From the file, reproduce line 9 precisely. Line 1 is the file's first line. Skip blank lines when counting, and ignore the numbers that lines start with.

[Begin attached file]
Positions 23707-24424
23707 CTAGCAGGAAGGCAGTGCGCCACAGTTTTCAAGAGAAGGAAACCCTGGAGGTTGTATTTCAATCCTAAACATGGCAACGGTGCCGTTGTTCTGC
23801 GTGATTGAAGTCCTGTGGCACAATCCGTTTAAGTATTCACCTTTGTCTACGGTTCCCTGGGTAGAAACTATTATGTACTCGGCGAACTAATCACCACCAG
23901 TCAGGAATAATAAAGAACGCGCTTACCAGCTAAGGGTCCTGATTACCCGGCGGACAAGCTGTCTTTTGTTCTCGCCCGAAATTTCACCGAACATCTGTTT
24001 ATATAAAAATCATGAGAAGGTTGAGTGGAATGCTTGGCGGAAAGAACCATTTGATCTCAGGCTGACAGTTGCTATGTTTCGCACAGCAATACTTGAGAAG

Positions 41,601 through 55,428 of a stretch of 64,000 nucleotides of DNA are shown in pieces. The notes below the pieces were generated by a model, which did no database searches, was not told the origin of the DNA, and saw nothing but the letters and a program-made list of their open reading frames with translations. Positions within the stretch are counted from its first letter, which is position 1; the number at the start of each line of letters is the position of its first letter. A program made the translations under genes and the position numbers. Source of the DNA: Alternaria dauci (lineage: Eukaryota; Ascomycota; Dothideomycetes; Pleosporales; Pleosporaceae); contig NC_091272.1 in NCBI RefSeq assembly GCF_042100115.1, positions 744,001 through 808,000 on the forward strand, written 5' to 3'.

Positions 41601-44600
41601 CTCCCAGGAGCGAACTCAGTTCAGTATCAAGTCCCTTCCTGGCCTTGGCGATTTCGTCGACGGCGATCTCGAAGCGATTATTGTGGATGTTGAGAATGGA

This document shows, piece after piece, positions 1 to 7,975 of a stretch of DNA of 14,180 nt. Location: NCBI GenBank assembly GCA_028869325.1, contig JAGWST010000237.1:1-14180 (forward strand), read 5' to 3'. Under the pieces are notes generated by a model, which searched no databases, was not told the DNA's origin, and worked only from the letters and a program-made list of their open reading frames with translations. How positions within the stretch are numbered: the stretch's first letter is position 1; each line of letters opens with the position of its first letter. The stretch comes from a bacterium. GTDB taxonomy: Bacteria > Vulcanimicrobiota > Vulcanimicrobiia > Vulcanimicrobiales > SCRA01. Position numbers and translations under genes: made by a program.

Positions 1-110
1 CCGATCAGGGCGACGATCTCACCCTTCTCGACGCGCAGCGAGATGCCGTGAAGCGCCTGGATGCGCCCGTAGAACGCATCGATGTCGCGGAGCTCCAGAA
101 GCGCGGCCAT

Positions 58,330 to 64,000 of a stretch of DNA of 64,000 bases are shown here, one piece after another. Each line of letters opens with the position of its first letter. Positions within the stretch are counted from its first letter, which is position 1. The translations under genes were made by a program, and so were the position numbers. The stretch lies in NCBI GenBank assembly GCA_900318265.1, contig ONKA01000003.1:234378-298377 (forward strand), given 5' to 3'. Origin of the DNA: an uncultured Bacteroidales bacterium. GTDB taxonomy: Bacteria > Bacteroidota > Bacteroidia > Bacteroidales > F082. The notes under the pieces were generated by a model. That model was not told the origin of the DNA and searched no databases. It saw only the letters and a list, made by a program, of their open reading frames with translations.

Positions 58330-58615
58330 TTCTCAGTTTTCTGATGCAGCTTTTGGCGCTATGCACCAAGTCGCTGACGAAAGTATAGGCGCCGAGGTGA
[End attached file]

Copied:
This document shows, piece after piece, positions 1 to 7,975 of a stretch of DNA of 14,180 nt. Location: NCBI GenBank assembly GCA_028869325.1, contig JAGWST010000237.1:1-14180 (forward strand), read 5' to 3'. Under the pieces are notes generated by a model, which searched no databases, was not told the DNA's origin, and worked only from the letters and a program-made list of their open reading frames with translations. How positions within the stretch are numbered: the stretch's first letter is position 1; each line of letters opens with the position of its first letter. The stretch comes from a bacterium. GTDB taxonomy: Bacteria > Vulcanimicrobiota > Vulcanimicrobiia > Vulcanimicrobiales > SCRA01. Position numbers and translations under genes: made by a program.